"No money, no time; just do it." So goes the Nike-esque philosophy of one of Hong Kong's most well-known and notorious filmmakers. With a firm grasp on the fast-paced expectations of the Hong Kong film industry, a reputation for having a quick temper, and a tyrannical on-set directorial style, Ringo Lam's gritty crime dramas have been hit and miss with audiences. But when they do hit, they hit hard.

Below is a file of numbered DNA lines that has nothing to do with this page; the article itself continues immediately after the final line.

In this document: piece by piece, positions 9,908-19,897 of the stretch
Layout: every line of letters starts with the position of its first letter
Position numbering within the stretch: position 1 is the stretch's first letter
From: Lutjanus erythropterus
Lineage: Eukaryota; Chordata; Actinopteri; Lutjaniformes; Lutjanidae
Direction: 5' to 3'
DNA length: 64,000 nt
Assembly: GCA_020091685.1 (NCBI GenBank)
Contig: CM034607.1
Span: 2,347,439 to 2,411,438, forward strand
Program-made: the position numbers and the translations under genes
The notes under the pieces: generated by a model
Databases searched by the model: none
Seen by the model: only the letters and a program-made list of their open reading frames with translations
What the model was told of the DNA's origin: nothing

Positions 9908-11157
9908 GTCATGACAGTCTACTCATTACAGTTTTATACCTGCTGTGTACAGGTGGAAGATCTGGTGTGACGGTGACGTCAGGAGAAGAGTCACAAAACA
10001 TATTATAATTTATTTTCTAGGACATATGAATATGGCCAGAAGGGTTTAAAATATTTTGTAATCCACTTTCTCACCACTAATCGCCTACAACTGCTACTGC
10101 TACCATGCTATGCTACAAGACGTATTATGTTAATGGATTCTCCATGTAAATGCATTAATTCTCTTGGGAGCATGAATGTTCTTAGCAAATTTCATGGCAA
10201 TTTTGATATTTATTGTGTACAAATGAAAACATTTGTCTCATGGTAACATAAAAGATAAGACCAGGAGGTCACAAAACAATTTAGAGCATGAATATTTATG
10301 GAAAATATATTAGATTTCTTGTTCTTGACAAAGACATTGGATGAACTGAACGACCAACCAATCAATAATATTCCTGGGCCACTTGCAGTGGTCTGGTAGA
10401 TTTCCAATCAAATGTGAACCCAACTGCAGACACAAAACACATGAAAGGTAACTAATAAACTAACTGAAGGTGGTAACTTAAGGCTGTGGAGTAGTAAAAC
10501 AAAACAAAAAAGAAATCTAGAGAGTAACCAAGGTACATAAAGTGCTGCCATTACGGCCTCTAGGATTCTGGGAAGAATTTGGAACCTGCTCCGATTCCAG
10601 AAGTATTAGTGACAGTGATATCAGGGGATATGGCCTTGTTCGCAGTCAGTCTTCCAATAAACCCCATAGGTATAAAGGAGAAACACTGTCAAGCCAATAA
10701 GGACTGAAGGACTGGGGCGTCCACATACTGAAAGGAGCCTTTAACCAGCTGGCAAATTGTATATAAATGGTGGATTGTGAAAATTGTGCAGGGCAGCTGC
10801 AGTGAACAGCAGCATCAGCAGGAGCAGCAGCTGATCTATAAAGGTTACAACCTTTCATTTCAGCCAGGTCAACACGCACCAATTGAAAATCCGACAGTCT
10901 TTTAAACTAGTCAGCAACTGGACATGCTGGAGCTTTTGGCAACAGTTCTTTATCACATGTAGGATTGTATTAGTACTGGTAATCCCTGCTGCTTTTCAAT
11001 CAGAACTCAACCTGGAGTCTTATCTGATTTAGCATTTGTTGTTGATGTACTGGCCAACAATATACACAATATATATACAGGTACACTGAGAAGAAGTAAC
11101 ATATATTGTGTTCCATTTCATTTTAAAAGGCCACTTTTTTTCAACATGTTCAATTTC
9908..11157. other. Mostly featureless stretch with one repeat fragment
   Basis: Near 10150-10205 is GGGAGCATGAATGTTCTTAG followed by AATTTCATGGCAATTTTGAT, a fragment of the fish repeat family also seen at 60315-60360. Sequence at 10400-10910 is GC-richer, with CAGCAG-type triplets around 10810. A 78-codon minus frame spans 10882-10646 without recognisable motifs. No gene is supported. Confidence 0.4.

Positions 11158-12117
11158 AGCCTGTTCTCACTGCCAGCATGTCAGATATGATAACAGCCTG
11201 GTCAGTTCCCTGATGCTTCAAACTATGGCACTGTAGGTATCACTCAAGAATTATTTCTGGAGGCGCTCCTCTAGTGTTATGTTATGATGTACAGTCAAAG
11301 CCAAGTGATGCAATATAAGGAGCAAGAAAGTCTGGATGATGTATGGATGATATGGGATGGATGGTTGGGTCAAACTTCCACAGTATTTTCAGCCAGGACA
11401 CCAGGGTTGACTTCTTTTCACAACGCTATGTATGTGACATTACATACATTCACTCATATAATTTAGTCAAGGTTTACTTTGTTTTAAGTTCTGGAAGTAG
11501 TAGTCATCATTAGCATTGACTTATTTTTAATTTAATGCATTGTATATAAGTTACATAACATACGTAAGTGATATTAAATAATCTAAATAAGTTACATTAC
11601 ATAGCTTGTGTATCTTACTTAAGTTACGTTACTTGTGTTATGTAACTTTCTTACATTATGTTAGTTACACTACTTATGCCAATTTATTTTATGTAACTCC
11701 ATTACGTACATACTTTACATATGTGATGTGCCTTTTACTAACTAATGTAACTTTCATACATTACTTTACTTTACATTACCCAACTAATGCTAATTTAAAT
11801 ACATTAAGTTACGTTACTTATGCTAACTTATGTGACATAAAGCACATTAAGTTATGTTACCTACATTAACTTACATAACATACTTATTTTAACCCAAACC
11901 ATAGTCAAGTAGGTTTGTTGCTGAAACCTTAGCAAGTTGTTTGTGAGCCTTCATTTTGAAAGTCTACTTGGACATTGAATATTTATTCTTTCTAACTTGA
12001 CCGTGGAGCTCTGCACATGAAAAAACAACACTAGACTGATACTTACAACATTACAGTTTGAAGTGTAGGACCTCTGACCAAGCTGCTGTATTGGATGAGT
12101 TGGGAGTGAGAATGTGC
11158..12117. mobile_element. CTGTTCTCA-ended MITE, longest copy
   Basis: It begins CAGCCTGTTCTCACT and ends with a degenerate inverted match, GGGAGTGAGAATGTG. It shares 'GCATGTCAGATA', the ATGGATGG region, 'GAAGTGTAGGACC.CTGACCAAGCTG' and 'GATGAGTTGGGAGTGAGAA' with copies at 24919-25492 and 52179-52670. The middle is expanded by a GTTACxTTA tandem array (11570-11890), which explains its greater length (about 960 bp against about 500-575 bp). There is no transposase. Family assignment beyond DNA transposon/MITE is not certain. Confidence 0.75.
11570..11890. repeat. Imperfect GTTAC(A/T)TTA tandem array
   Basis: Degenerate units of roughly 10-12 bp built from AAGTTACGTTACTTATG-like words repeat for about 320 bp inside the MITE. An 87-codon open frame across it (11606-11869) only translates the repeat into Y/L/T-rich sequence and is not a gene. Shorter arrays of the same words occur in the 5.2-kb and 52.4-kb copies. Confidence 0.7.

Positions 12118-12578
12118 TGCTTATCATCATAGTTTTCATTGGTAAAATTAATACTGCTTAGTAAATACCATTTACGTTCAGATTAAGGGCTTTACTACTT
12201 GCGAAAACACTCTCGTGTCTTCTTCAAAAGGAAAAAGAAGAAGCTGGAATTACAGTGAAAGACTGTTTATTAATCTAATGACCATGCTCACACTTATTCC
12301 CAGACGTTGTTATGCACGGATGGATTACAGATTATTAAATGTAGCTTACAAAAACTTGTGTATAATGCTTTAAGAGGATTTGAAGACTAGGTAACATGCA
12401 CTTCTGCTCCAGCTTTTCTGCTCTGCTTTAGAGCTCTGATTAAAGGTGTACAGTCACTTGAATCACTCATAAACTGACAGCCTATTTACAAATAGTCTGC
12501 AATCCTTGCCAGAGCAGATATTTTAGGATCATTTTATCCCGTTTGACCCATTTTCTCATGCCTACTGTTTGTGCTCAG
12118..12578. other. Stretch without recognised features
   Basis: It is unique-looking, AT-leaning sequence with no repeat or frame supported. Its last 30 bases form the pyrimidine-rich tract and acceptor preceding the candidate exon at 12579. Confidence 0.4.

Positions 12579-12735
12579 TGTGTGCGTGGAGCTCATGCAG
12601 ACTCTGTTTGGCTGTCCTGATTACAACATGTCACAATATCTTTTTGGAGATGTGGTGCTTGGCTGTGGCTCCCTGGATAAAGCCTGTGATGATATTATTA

Born in Hong Kong in 1955, Lam began his career by enrolling in the TVP Actors Training Program in 1973. It is here that a chance encounter with future star Chow Yun Fat would eventually lead to a long and fruitful collaboration for both aspiring artists. Following a brief acting stint, Lam decided that his skills were better behind the camera, and he emigrated to Canada, studying film at York University in Toronto. Lam returned to Hong Kong in 1981, where Cinema City approached him with his first film assignment. The job -- completing Leung Po Chi's unfinished ghost comedy Espirit D'Amour (1983) -- gave Lam his first taste of success, a taste that would become familiar yet somewhat bitter in the following years.